London, April 29
Indian students believe the covid-19 pandemic ruined their university experience and a majority found improvement in mental health since returning to the campus for studies, according to a new study.
The ‘Global Student Survey 2022’, published by Chegg.org — the non-profit arm of education technology company Chegg — on Thursday, revealed over three-quarter (77 per cent) of Indian students say that the pandemic ruined their college or university experience, the highest of 21 countries surveyed.
Around 55 per cent of Indian students revealed that they felt their mental health has improved since starting on campus or returning after lockdown restrictions, the second highest of the countries surveyed, behind Australia (60 per cent).
“College students are finally now readjusting to campus life after experiencing the greatest disruption to education the world has ever known,” said Dan Rosensweig, President and CEO of Chegg.
“At the same time, they face profound societal challenges including widening inequality, increasing automation, and climate change. In this new global study, undergraduates were asked about their hopes, fears, and overall state of mind,” he said.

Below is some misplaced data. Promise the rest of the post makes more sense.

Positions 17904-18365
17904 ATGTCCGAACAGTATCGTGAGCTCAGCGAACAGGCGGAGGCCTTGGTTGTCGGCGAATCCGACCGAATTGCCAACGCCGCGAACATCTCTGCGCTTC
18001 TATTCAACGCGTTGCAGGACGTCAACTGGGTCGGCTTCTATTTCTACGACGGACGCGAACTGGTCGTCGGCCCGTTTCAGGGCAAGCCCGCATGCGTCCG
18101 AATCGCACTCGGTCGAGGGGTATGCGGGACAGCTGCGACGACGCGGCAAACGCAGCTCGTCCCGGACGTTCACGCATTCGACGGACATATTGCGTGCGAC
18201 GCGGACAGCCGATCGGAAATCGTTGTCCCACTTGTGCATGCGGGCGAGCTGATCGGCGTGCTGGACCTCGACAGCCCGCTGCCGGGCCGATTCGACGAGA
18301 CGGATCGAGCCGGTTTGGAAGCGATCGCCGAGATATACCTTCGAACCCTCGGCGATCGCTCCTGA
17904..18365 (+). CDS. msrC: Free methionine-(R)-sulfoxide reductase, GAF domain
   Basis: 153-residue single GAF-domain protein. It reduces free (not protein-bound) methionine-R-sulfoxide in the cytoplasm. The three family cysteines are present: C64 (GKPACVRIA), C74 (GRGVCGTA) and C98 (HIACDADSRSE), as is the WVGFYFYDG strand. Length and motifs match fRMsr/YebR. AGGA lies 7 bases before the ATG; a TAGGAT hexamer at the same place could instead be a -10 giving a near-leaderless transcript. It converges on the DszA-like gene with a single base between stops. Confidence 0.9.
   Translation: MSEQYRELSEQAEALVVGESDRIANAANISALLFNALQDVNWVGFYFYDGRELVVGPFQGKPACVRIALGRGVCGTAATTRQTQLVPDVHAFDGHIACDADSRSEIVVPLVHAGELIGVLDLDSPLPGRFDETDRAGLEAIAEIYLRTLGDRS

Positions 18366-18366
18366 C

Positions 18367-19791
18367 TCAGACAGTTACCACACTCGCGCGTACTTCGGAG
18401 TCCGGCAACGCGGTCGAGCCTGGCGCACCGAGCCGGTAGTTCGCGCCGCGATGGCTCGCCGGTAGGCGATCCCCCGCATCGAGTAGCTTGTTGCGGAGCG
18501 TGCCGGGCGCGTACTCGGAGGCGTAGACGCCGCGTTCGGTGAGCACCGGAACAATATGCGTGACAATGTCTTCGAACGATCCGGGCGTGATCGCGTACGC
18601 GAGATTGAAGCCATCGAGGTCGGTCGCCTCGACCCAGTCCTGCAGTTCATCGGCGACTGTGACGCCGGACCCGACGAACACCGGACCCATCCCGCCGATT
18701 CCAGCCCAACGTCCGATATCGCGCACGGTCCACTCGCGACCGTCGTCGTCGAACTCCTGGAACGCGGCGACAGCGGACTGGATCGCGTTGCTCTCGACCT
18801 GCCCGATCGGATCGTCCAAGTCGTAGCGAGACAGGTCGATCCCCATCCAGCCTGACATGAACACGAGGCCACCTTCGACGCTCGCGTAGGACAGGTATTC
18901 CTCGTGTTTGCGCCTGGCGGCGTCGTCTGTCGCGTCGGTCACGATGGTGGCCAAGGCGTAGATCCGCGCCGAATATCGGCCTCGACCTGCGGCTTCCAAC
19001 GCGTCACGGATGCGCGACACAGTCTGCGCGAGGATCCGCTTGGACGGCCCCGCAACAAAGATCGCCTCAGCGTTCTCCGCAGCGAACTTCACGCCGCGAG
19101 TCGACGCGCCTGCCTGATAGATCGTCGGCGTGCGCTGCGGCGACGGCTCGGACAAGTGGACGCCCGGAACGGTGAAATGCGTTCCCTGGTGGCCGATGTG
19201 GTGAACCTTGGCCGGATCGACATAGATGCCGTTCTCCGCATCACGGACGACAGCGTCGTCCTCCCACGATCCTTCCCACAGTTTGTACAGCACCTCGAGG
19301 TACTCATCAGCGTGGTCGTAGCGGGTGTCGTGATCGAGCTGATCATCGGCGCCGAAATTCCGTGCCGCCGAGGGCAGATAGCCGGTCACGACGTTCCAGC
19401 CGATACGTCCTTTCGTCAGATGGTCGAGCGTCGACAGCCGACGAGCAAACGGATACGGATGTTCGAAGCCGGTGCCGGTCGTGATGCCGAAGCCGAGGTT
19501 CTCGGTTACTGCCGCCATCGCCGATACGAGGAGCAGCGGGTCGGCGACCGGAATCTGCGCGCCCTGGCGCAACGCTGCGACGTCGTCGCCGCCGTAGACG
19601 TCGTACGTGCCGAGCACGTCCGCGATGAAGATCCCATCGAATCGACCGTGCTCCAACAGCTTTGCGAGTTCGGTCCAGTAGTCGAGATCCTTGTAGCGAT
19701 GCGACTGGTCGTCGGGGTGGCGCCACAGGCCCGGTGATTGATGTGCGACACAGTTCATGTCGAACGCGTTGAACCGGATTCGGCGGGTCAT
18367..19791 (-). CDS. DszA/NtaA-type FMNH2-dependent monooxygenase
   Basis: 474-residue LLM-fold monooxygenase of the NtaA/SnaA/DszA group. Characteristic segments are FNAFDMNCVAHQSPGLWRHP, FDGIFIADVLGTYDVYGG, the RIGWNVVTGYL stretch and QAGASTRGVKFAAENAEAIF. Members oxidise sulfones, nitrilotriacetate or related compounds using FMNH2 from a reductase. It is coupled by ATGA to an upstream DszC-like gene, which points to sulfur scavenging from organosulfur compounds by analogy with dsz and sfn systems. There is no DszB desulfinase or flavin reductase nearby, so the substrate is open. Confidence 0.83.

Nearly three in 10 (27 per cent) Indians say they now regret going to college or university in light of the covid-19 pandemic, which is the second highest of any country surveyed, behind Turkey (29 per cent).
Nearly two-third (62 per cent) of Indian students with a study-related loan say that their debt makes them wish they had made a different choice and around one-third (31 per cent) with a study-related loan say they don’t think they’ll ever pay it off, even as the number of Indian students with a study-related debt or loan has fallen sharply ndash; from 27 per cent in 2021 to 22 per cent in 2022.
The findings are based on in-depth opinion polling by Yonder, formerly Populus, of over 17,000 undergraduate students aged 18-21 years across 21 countries around the world, including 1,008 students in India.